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Publication numberUS3108385 A
Publication typeGrant
Publication dateOct 29, 1963
Filing dateApr 12, 1962
Priority dateJan 23, 1962
Publication numberUS 3108385 A, US 3108385A, US-A-3108385, US3108385 A, US3108385A
InventorsEwald Teufel
Original AssigneeRieker & Co
Export CitationBiBTeX, EndNote, RefMan
External Links: USPTO, USPTO Assignment, Espacenet
Tying means for shoes and boots
US 3108385 A
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Description  (OCR text may contain errors)

Oct. 29, 1963 E. TEUFEL 3,108,385

TYING MEANS FOR SHOES AND BOOTS Filed April 12, 1962 e i w 7 INVENTGQ, T EwaL TewfeL ,2 Z2 6 35: I I I I Httornag United States Patent 3,108,385 TYING MEANS FOR SHOES AND BOOTS Ewald Teufel, Tuttlingen, Wurttemberg, Germany, as-

signor to Rieker & C0., Schuhfabriken Tuttlingen,

Germany, a firm Filed Apr. 12, 1962, Ser. No. 186,943 Claims priority, application Germany Jan. 23, 1962 1 Claim. (Cl. 36-50) The present invention relates to shoes and boots, and especially to ski boots.

Shoes and boots which are tied by means of laces, cords, or the like always have the disadvantage that the laces or at least the tied ends thereof sooner or later loosen or become undone. This is especially disagreeable or even dangerous if it occurs in sport shoes and especially in ski boots since the shoe is then no longer firmly secured to the foot.

It is an object of the present invention to provide a shoe or boot with suitable means for preventing the laces from loosening or becoming untied of their own accord. According to the invention this is accomplished by providing the shoe adjacent to the edges of the upper to be tied with clamps which are adapted to grip the lace at a point closely underneath the bow and knot. Since the tied lace is thus firmly clamped underneath the knot, it is freed of all tension which in conventional shoes is the real cause of the knot becoming untied.

The clamps according to the invention should be designed so as to prevent the lace from being pulled back when the knot is being tied and to clamp the tied lace so firmly that the knot is relieved of any tension and will therefore not yield subsequently of its own accord.

One arm of the clamp is preferably provided with a recess for receiving the lace which is drawn through the clamp. This recess in the clamp also prevents the tied lace from projecting too far outwardly and especially from unintentionally sliding laterally out of the clamps. The recess is preferably made of a shape in accordance with the cross-sectional shape of the lace. Thus, if the lace has a round cross section, the recess preferably forms a curved portion in one arm of the clamp.

A very simple and practical type of clamp for the shoe according to the invention consists of a flat piece of a highly resilient material, for example, spring steel, which is bent over 180 so that the two arms which are thus formed rest substantially flat on each other. The two clamps are preferably placed opposite to each other on the same level and they may be secured to the upper of the shoe by means of hollow rivets. For this purpose, the clamps are provided with bores for receiving such rivets. If such a clamp which consists, for example, of a piece of spring steel which is bent over 180 is secured to an edge portion of the upper of the shoe adjacent to its edge, the lower arm of the clamp engages with the upper,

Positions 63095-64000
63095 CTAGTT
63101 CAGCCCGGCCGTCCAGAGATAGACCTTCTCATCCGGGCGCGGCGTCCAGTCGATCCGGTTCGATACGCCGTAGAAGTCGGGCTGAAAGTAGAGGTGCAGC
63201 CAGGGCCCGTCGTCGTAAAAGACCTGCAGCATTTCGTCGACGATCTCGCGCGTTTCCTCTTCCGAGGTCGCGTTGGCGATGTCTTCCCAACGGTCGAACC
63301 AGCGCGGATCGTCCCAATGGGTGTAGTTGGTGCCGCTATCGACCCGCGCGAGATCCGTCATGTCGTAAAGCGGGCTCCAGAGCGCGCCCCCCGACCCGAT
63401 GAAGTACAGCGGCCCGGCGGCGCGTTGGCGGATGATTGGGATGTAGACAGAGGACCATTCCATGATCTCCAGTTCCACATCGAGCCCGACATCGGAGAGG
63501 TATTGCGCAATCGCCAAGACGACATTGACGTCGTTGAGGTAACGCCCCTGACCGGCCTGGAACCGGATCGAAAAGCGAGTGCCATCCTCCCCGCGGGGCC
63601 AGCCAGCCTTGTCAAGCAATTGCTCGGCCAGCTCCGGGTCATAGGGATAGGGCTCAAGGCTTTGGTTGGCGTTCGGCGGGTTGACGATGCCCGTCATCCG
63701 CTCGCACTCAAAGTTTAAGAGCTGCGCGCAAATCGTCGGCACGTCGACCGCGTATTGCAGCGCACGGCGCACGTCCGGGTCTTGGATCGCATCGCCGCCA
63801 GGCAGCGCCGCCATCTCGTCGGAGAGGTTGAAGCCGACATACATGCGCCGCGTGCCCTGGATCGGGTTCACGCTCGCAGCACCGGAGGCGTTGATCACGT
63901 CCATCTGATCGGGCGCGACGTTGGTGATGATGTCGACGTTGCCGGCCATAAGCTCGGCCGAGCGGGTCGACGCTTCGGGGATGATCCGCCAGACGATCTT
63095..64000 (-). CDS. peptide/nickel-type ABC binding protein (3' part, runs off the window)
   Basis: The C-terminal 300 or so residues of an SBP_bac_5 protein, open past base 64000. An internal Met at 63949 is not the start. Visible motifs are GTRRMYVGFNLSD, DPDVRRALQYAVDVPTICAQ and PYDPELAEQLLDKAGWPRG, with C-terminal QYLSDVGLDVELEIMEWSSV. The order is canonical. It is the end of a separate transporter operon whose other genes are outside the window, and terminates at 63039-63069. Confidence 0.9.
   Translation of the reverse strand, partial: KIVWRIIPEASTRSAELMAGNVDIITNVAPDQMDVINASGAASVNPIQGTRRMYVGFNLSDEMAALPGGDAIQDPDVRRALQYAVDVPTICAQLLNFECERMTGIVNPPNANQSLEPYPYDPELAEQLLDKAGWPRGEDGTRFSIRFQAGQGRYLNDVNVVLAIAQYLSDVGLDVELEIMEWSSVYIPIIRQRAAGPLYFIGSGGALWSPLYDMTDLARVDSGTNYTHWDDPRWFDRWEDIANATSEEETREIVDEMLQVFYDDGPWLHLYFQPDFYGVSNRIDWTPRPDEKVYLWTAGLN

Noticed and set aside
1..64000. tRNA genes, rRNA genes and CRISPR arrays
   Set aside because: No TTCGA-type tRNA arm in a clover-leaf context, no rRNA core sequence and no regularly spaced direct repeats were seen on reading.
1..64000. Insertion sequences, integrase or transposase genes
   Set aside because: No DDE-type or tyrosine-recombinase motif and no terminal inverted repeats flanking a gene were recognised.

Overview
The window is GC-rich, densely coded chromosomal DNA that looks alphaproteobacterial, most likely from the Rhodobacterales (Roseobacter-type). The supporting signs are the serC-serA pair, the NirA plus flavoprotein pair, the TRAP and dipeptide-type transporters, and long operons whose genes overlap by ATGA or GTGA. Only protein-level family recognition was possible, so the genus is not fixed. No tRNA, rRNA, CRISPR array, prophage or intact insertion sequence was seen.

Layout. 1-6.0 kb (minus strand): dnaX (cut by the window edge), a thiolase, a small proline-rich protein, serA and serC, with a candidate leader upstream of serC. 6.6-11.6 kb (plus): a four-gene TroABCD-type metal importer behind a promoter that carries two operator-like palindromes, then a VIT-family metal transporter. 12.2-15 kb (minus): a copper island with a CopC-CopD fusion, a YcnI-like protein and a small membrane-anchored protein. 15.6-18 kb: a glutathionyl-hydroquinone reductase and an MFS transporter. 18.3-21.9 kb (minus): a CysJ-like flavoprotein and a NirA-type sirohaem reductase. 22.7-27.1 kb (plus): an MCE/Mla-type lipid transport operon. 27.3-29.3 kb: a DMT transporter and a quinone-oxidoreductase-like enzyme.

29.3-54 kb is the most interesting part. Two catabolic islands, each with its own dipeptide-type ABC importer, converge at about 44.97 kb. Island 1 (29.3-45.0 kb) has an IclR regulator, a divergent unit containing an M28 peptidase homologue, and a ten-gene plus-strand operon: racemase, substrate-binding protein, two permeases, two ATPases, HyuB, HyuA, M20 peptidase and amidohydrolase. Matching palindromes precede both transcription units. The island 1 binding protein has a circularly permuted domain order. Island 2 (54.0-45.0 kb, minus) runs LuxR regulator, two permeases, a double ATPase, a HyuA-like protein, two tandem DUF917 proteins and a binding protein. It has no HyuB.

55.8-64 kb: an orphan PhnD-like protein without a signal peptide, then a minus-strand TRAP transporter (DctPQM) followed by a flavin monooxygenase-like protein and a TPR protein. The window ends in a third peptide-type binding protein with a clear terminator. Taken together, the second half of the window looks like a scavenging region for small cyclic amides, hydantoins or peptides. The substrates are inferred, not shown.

while the upper arm contains the mentioned recess or curved portion for receiving the lace. The end of the upper arm is preferably bent slightly upwardly to facilitate the insertion of the lace from the side between the two arms.

As already indicated, the invention is particularly of advantage when applied to ski boots. If the boot has a double upper, the clamps are preferably mounted on the edge portions of the inner upper.

The features and advantages of the invention will become more clearly apparent from the following detailed description which is to be read with reference to the accompanying drawings, in which:

FIGURE 1 shows a respective front view of a doubleupper ski boot, the inner upper of which is provided with the lace clamps according to the invention.

FIGURE 2 shows a perspective view of an individual clamp.

FIGURE 3 is a sectional view taken 'on line 3-3 of FIGURE 2, and also shows a portion of the upper as well as rivets which secure the clamp to the upper.

As illustrated in FIGURE 2 of the drawings, the clamp 1 consists of a flat strip of material, for example, spring steel, which is bent over The lower arm 2 of this clamp which, as shown in FIGURE 1, rests directly on the upper 10, has a slightly greater length than the upper arm or tongue 3. This upper arm is provided with a curved portion 4 into which the round lace 5 engages. Because of the inherent resilience of clamp 1 and its arms 2 and 3, lace 5 is gripped so tightly between these arms that the ends of the lace which are passed through the upper eyes 8 may be easily tied and only need to be loosely tied without danger that they will be drawn through the clamps by the tens-ion of the lower parts of the lace.

Each clamp 1 has bores 6, 6a and 7 into which hollow rivets may be inserted for securing the clamp to upper 10'. More particularly, the lower portion 2 of the clamp 1 is provided with firs-t and second bores 6 and 6a, and the upper tongue is provided with a third bore 7 which is in alignment with the second bore 6a. The first bore 6 and the combined bore constituted by the aligned second and third bores 6a, 7, receive, respectively, first and second rivets 11 and 12 which serve to secure the clamp 1 to the upper 18. The second rivet 12, i.e., the rivet which passes through bores 6a and 7, will be seen as additionally serving to press the tongue 3 against the lower portion 2 of the clamp 1, thereby to increase the spring force with which the tongue 3 presses the lace 5 against the lower portion 2.